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Tuesday, November 11, 2014

Five key debates for the future of education

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Anant Agarwal writes "This is an extract from the World Economic Forum’s Outlook on the Global Agenda 2015 report, drawing on interviews with GAC members Anant Agarwal, Tan Chorh Chuan, Shirley Ann Jackson and Mona Mourshed."

How do we best educate the students of tomorrow? What we teach our children – and how we teach them – will impact almost every aspect of society, from the quality of healthcare to industrial output; from technological advances to financial services. Our Global Agenda Council experts join the debate to offer various visions of how education may evolve, and how governments, educators, employers and students will need to adapt to keep pace with the bewildering array of possibilities that will shape all of our futures.

Photo: Students take notes from their iPads at the Steve Jobs school in Sneek August 21, 2013. REUTERS/Michael Kooren

The impact of technology
Rapid and dramatic developments in technology, the internet and online learning have outpaced projections from just a few years ago. And while the concept of internet-enabled study is hardly a new phenomenon, Massive Open Online Courses (MOOCs) could be the spark that ignites significant changes in the way the world teaches and learns. That’s the view held by Professor Anant Agarwal, CEO of edX, the online learning destination founded by Harvard and MIT.

“We’re seeing a revolution in education as we speak,” says Professor Agarwal, “Technology is casting a spotlight on the innovation of massively open courses, of dynamic new study options that are available to everyone, regardless of background or location.”

Flexible, mass stream and open-source learning, he argues, will revolutionize the landscape of education. “In the future, you could go to university having done the first year of content online. You could then come and have the campus experience for two years, before going on to get a job in the industry where you become a continuous learner for the rest of your life.”

Professor Agarwal believes that this flexibility, combined with instant online feedback, will vastly improve learning outcomes. But this dynamism also extends beyond a mere expansion of study options.

The evolution of MOOCs will not only have a profound effect on how we teach in the future, but who we teach, says Professor Agarwal. MOOCs and their technology could be used to ‘virtualize’ education on a mass scale, delivering low-cost learning opportunities to developing countries that have skipped what he calls the “landline generation” – countries such as India and Kazakhstan, and Africa’s emerging economies where mobile phones are the primary form of communication. It is, he says, much easier to connect thousands of people to the internet and provide them with subsidized tablets, than to build hundreds of bricks-and-mortar campuses.

Professor Agarwal believes that open source MOOCs will adapt organically and democratically to the specific needs of the developing world. The use of the open source model will promote universal access to study materials, setting each MOOC in competition with itself as well as anyone else who wishes to challenge and modify its platforms.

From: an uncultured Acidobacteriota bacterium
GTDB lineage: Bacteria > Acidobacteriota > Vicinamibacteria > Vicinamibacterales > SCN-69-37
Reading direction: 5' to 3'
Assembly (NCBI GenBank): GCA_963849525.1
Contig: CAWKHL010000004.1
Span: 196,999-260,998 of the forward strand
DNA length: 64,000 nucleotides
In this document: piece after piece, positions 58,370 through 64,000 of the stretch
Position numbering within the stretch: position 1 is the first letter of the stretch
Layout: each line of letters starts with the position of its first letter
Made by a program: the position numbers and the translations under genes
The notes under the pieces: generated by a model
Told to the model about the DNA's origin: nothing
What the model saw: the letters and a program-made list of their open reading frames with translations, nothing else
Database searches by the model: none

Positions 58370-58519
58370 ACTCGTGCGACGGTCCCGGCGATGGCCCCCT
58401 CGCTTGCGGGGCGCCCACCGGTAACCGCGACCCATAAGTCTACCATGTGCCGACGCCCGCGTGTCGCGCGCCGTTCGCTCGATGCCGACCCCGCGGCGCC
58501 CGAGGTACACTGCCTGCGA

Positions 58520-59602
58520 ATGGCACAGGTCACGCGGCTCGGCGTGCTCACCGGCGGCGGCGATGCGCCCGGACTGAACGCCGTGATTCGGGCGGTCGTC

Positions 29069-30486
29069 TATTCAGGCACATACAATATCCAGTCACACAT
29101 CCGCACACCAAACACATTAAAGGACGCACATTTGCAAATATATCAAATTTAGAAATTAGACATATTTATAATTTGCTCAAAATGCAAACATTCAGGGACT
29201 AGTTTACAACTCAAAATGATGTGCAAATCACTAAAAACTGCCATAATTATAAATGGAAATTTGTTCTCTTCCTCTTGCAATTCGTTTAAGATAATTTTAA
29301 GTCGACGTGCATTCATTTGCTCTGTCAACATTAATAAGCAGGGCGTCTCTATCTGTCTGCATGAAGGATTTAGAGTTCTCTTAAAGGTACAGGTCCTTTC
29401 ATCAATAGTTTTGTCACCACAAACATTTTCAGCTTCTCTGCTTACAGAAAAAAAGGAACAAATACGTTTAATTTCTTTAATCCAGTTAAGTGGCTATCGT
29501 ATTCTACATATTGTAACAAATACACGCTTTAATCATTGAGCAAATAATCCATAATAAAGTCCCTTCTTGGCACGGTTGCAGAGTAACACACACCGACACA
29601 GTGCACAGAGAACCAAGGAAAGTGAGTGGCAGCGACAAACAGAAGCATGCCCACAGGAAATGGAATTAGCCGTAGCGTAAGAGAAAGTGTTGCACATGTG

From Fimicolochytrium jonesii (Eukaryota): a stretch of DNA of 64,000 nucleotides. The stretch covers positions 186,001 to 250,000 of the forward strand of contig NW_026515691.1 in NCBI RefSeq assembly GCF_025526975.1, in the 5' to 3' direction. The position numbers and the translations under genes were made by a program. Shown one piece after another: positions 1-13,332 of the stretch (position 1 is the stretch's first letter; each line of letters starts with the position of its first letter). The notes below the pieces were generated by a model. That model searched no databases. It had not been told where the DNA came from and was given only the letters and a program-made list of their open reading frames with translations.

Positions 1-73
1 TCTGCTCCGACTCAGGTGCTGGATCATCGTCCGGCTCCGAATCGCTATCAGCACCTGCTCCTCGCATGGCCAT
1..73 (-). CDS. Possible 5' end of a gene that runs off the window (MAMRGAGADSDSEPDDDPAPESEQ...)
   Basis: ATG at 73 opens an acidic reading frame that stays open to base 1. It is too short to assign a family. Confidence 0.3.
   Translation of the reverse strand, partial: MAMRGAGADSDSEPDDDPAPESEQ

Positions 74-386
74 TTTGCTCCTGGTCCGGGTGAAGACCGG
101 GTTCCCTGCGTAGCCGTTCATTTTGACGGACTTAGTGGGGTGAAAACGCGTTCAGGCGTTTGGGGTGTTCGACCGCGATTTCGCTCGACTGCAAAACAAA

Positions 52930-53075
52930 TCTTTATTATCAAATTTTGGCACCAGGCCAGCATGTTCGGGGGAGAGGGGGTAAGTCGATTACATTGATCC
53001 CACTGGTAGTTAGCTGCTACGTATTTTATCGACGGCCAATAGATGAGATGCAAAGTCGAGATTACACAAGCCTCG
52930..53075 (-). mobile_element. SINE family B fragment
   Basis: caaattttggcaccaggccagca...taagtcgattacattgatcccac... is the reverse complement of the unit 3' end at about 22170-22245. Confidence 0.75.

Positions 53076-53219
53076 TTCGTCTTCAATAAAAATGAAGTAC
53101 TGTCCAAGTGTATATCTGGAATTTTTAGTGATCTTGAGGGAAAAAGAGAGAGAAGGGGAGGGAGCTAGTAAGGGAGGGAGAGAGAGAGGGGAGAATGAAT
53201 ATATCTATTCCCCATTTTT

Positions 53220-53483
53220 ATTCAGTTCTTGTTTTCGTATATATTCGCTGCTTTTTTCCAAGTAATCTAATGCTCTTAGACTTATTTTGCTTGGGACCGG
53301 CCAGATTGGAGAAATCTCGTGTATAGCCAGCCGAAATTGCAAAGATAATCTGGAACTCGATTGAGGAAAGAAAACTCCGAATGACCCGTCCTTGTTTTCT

“When something is this powerful and this game-changing, we need to be steering it as a non-profit venture, and even move beyond the concept of non-profit. It should be a platform that everybody can take, and evolve in the way they see fit. Why should any one organization be in charge of it?” he says.

Increasing globalization
Not everyone is convinced that access to MOOCs will prove to be a universal solution to the world’s education challenges. Technology and online learning have exponentially extended the reach of the humble classroom – but this is a trend that Professor Tan Chorh Chuan, President of the National University of Singapore, approaches with some caution.

In Professor Tan’s view, MOOCs distributed by well-established universities, while undoubtedly having a positive impact, fail to take into account the heterogeneous nature of education. And this is particularly true in the context of developing countries.

“There is unlikely to be a panacea in terms of a form of education which would meet different needs worldwide,” says Professor Tan. “Another disadvantage is that you could end up disempowering local education institutions.”

He envisions a more symbiotic approach: “For example, a MOOC provider could work with a number of universities in Africa or in India in order to customize or contextualize the learning materials. They could also work directly with the educators so that face-to-face components could be developed.”

As technology continues to replace routine jobs, education must adapt, says Professor Tan. Modular and online learning will play a significant role in this, but are no substitute for a holistic learning experience.

Outside of developed countries, he feels that branch campuses and partnerships with more established institutions can offer several benefits. “This kind of internationalization in situ provides a new and quite interesting way in which higher education capacity and quality can be built up in the developing world.”
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Source: Forum:Blog 

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